Perhaps it’s due to the fact that journalists drink so much coffee (guilty), but we’ve seen way too many article that use Starbucks or latte sales as some kind of proxy for the overall economy. So there’s bound to be interest in comments made by Starbucks CEO Howard Schultz that they’re already seeing a turnaround in business: “The downturn continued in the fourth quarter, and we did see a slight improvement in the first weeks of Q1 … which might suggest that Starbucks may have hit bottom in terms of negative transactions in our fourth quarter.”
That’s pretty wishy-washy, but if you’re looking for some good news right now, that’s about all you can ask for, other than the not-quite-as-bad-as-it-could-have-been-thanks-to-government-spending GDP report.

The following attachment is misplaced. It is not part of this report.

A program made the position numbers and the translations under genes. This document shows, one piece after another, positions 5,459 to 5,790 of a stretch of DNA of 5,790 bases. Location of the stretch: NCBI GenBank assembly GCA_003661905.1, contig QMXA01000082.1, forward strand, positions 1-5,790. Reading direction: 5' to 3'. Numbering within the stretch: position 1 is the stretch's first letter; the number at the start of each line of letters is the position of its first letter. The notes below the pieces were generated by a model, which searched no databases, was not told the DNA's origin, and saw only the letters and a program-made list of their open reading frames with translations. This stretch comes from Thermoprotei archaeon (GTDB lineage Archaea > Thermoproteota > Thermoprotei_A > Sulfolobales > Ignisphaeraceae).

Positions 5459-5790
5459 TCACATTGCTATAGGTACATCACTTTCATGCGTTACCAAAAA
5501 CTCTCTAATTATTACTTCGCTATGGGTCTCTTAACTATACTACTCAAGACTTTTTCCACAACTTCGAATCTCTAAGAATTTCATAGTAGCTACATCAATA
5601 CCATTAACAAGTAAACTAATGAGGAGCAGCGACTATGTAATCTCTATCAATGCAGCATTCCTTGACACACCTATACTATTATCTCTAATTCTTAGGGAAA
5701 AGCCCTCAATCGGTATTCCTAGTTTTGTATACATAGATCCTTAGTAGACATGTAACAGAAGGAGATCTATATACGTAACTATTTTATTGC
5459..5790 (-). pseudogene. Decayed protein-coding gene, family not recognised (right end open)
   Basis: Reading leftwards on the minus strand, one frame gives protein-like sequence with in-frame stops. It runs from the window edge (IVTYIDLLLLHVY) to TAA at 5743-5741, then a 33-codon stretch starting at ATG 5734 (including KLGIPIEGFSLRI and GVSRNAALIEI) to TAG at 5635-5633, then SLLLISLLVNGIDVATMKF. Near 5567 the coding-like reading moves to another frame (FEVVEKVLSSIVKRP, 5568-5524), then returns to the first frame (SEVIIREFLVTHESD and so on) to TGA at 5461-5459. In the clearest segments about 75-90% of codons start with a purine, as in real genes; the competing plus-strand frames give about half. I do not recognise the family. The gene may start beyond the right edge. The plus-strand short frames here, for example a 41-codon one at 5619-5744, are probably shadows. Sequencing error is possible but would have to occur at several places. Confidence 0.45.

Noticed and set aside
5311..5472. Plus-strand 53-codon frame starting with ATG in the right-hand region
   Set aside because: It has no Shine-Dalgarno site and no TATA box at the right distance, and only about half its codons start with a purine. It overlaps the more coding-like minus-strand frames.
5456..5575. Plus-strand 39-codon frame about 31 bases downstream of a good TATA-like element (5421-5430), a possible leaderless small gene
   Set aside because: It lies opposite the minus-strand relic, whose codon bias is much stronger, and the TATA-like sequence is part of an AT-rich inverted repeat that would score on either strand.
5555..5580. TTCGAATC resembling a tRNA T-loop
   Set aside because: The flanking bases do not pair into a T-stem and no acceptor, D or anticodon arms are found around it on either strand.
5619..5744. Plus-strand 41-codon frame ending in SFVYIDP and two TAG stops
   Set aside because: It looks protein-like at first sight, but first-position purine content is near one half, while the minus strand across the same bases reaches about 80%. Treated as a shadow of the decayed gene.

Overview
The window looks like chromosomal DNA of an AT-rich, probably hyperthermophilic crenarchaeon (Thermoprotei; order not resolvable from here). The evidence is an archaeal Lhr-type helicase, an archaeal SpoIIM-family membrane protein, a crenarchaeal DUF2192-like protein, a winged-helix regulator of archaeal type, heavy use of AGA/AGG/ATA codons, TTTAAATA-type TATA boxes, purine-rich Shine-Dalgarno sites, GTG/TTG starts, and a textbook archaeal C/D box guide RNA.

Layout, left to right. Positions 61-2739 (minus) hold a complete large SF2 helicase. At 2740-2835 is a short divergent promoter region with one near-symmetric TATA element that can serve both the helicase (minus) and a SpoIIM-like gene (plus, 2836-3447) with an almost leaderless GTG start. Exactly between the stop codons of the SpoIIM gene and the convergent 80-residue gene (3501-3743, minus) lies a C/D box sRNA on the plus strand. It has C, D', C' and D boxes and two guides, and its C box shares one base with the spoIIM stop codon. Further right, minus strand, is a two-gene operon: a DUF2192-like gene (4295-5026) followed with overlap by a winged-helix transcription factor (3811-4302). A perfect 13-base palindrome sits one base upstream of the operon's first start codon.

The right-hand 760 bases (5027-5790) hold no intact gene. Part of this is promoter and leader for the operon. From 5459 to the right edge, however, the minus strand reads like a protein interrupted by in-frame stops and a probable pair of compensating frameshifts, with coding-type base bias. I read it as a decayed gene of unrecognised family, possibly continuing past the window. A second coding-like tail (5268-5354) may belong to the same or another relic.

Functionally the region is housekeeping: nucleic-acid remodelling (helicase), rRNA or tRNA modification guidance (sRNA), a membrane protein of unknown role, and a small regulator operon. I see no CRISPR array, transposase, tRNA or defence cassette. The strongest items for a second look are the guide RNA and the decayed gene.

As for Starbucks itself — not Starbucks the proxy for the economy — The Journal reported this week that competitor McDonalds was having a rough time ramping its coffee business:
Meantime, some McDonald’s franchisees don’t want to spend the money to implement the full beverage program and the remodeling that goes with it. McDonald’s has estimated it will cost an average of $100,000 per location, and pledged to cover a portion of that expense. The credit crunch is expected to make it harder for franchisees to secure financing although McDonald’s executives say franchisees have ample financing options.
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